, with all these pleasant advantages, we find every thing so “ lovingly and picturesquely done,” that the most stern critic is disarmed of severe censure, and the general reward of Lady travellers' books becomes a fair share of praise. The Letters from the Baltic,” written some few years ago by a fair young spinster,—the more recent “ Year of Consolation,” by Mrs. Butler, may be cited as two excellent examples of the travelling genius—there is no better word—of the fair

Napier's “ Reminiscences of Syria”-vol. 2, p. 114: an interesting work, to which we would refer the reader, should he wish to become acquainted with the events of the war in 1810, and the tribes and history of Mount Lebanon.



In most cases, well looked after by the vain lord of the creation, travelling ladies seldom trouble themselves about personal security, or comfort ; and while the husband or brother is “setting all to rights, the blue or black eyes of the fair wanderer roll about in search of incident and novelty, while she herself becomes the “ observed of all observers."

The authoress of the “ Letters from the Baltic,” moralizes on board a large steamer, on quitting England for the land of Denmark. The vessel moves on ; all that remains to be seen of England is a blue strip on the horizon, “ which a finger may cover.” (How delightful it would be if every spinster, on leaving England for India, could commence their observations thus :) And now even that has disappeared ; and I may turn with undivided attention to this little cluster of mankind, to this tiny epitome of the great world, who scarcely before had one interest in common, and are now all bound to the same bourn, without, perhaps, two motives in unison. What parts they intend to play on our tossing boards by no means yet appear. Some are on the sick list already, others on the verge of enrolment ; some inviting, but not accessible ; others too forbidding in their sullen walk overhead, in the deep retirement of their macintoshes, to make it a matter of interest—whether they be the one or the other." Nothing can exhibit better the peculiar charm of style, than when, after a severe storm, the steamer anchors in the harbour of Christiansand in Norway, and they lie beside another large steamer bound for St. Petersburg, which had also put in for refuge. The English party visit their French neighbours alongside ; and the Lady traveller launches out into very poetry—which reminds us a little of poor L. E. L.'s description of a ball :—“ But there were beautiful creatures among this reckless crew, with falling tresses and loose costumes, like pictures by Sir Peter Lely, and looks as light as if they had studied under the same royal patron,-and French viscomtes with Shakspeare-cut chins—and Italian Opera singers with bold flashing gaze,—and amongst the rest was a quiet, fair countrywoman, like a drop of pure chrystal midst a row of false pearls. We longed to carry her off and give one of our party in exchange."*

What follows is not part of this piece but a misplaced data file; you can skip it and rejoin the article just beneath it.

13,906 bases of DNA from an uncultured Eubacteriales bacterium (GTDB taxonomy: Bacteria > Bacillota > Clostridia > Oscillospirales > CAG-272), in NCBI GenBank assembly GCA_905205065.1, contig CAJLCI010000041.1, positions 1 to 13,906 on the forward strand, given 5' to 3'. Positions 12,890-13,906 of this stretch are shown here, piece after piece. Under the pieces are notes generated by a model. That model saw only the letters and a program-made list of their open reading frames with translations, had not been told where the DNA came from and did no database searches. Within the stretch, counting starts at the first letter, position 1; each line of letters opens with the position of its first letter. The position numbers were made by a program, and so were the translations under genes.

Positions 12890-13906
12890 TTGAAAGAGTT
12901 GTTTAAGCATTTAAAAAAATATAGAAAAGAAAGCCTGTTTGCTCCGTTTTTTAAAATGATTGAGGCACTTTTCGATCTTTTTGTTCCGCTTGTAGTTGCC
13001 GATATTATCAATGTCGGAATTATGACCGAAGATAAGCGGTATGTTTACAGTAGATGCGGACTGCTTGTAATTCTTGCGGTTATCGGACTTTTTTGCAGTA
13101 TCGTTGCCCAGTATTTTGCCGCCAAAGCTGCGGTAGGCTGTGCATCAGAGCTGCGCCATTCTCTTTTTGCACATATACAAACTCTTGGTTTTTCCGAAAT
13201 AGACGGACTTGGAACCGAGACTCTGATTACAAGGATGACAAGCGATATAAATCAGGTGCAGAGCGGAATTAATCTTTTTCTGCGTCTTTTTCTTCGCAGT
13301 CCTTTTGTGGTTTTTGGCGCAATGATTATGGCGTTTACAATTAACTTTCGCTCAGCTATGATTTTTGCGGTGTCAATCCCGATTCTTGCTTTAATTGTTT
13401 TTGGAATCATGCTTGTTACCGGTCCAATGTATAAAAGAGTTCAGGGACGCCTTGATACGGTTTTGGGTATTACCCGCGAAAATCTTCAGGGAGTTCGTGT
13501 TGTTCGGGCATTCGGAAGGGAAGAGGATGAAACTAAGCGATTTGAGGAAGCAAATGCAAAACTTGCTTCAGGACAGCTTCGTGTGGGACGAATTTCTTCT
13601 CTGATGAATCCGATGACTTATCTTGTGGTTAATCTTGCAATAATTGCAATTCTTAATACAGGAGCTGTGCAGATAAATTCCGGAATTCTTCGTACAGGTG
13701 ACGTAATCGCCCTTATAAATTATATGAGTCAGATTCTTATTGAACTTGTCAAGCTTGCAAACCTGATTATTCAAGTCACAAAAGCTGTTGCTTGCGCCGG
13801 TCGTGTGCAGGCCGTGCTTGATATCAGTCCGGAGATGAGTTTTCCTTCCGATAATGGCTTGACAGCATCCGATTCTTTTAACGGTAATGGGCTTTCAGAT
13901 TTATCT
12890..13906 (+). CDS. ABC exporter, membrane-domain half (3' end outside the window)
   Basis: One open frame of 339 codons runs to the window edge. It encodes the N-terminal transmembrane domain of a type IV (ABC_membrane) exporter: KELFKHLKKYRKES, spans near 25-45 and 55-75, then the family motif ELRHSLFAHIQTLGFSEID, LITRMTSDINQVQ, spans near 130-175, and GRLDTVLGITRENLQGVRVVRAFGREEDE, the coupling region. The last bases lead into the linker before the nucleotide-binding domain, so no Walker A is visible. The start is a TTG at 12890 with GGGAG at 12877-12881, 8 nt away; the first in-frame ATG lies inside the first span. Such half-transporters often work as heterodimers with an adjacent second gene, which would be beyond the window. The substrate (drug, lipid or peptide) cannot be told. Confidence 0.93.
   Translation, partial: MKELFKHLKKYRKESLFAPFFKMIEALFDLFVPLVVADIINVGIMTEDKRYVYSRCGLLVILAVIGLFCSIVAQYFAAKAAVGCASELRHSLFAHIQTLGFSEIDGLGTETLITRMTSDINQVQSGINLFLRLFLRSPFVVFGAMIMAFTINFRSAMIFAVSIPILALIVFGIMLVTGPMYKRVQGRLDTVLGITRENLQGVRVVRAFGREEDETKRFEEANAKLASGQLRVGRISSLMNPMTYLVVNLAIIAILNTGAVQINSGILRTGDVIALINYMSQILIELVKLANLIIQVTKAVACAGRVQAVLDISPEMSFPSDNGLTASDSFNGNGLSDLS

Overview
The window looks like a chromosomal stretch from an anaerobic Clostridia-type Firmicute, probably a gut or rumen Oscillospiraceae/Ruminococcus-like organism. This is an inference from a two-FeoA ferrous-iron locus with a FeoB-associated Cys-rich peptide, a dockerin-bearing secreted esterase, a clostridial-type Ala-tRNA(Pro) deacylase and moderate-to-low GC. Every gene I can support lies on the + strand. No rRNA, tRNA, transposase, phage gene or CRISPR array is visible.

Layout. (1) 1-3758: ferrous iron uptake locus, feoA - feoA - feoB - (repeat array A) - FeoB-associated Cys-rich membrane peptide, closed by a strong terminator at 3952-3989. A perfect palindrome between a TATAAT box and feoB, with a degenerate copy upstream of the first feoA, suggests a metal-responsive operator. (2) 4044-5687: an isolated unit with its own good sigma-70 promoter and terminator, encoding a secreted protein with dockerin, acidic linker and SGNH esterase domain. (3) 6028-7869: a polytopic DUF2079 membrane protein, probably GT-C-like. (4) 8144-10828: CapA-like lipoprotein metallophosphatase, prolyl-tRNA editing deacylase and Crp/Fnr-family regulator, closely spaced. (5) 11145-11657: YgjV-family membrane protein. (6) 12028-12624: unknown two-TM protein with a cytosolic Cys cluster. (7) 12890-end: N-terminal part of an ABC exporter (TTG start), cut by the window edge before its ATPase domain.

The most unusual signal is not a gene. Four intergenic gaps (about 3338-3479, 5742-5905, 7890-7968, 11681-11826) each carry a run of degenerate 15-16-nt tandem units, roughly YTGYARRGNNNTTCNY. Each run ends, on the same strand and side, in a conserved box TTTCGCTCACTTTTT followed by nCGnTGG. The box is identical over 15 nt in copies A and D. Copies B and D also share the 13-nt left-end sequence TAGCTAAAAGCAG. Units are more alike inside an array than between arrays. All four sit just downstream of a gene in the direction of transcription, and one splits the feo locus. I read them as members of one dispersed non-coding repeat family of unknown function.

We would willingly have sacrificed these specimens-not Oriental, to similar ones from the “ Letters from Madras,” But the Baltic lady is just as superior in intellectual refinement to the Madras one, as Mrs. Crowe is to Mrs. Trollope.

Egypt and Syria have, of late years, found able advocates and describers in those accomplished ladies, whose delight during a “ Yacht Voyage" in the Mediterranean, awakened their ambition to the performance of Diarys and Journals in the Holy Land t. This

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* Letters from the Baltic-Colonial and Home Library–Nos. 10, Letter 1. + In the Quarterly, no. 151, we find mentioned" Journal of a Tour in the Holy Land, By Lady F. Egerton.” “ The English woman in Egypt. By Mrs. Poole." Diary of a

Tour in Greece, Turkey, Egypt, and the Holy Land. By the Hon. Mrs. Dawson Damer, 1841,” &c.


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may be called a new field of travel for the ladies. Italy and Ger. many have been nearly written dry: So have, perhaps, Egypt and Syria.

But the difference consists in the individual greatness of the travellers in, and writers on, the latter countries. With these we immediately associate the names of Volney, Clarke, Burckhardt, Richardson, Buckingham, &c. The Howitts and the Countess of Blessington, with a few others of similar talents, merely flit across our minds at the mention of Germany or Italy. Syria is a land to which as time passes on, increased attention will be given.

Prophecy has founded her power in that land, and every jot of it must eventually be fulfilled. How wonderful are the expositions of the travellers we have named! Volney-an unbeliever—in des cribing Syria, calls it a delicious country; and says, that the Greeks and Romans thought it not inferior to Egypt-Voltaire-an unbeliever also, but we think one of